Biden and Johnson sign renewed Atlantic Charter outlining modern threats
President Biden and U.K. Prime Minister Boris Johnson held a bilateral meeting ahead of the G-7 summit in Cornwall, England, marking the first time Biden has met in-person with a leader he once called a "physical and emotional clone" of former President Trump.
Driving the news: The two leaders signed a revitalized Atlantic Charter, modeled after the joint statement made by Prime Minister Winston Churchill and former President Franklin D. Roosevelt in 1941 to set out their goals for the world post-World War II.
- The document outlined eight commitments related to defending shared U.S.-U.K. values against "old and new challenges."
- Modern-day threats included in the renewed Atlantic Charter include disinformation, election interference, climate change and global health crises like the COVID-19 pandemic.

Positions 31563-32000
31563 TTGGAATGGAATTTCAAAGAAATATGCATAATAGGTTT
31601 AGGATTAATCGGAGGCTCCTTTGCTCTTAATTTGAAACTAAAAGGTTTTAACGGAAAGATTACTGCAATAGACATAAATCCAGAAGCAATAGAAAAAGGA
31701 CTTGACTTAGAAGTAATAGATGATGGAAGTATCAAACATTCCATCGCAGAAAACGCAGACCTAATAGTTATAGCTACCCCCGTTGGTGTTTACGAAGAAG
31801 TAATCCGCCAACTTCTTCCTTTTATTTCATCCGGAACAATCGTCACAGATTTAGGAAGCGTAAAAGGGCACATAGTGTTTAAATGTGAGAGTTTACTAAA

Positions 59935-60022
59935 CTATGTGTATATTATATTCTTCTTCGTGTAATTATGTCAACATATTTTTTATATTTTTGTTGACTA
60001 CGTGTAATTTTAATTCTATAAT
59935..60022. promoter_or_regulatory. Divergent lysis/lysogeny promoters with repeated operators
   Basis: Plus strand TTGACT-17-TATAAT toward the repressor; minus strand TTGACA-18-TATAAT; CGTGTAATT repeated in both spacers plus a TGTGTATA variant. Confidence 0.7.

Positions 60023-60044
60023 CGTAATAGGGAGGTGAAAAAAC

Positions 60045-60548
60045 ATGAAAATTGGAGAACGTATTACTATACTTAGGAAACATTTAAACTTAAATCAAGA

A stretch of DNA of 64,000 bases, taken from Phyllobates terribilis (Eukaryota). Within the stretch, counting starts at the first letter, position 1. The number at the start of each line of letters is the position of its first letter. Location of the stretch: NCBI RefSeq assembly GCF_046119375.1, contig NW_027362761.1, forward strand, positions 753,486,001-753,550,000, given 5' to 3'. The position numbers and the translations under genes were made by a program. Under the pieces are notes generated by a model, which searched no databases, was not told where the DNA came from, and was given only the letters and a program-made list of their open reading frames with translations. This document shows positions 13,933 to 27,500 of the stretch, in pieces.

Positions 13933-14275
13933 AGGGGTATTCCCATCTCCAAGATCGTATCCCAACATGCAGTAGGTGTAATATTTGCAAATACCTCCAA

The big picture: The meeting is the first test of the "special relationship" between the U.S. and the U.K. since Biden was elected. Biden and Johnson shared several light-hearted moments as they toured the seaside village of Carbis Bay, but some tensions loomed in the backdrop ahead of private discussions between the two leaders.
- Johnson spearheaded the Brexit campaign and ultimately led the U.K. out of the European Union, a move that Biden vehemently opposed.
- Biden was expected to raise concerns about the U.K.'s negotiations with Ireland over Northern Ireland, where border issues in the wake of Brexit threaten to derail the peace deal that the U.S. helped negotiate in the 1990s.
Publicly, however, the two leaders were nothing but positive about their relationship, with Biden joking: "I told the prime minister we have something in common. We both married way above our station."
- Johnson responded: “I’m not going to disagree with the president on that, or indeed on anything else."
- More broadly, the two leaders were expected to discuss global vaccination efforts, climate change and reopening travel between the U.S. and the U.K.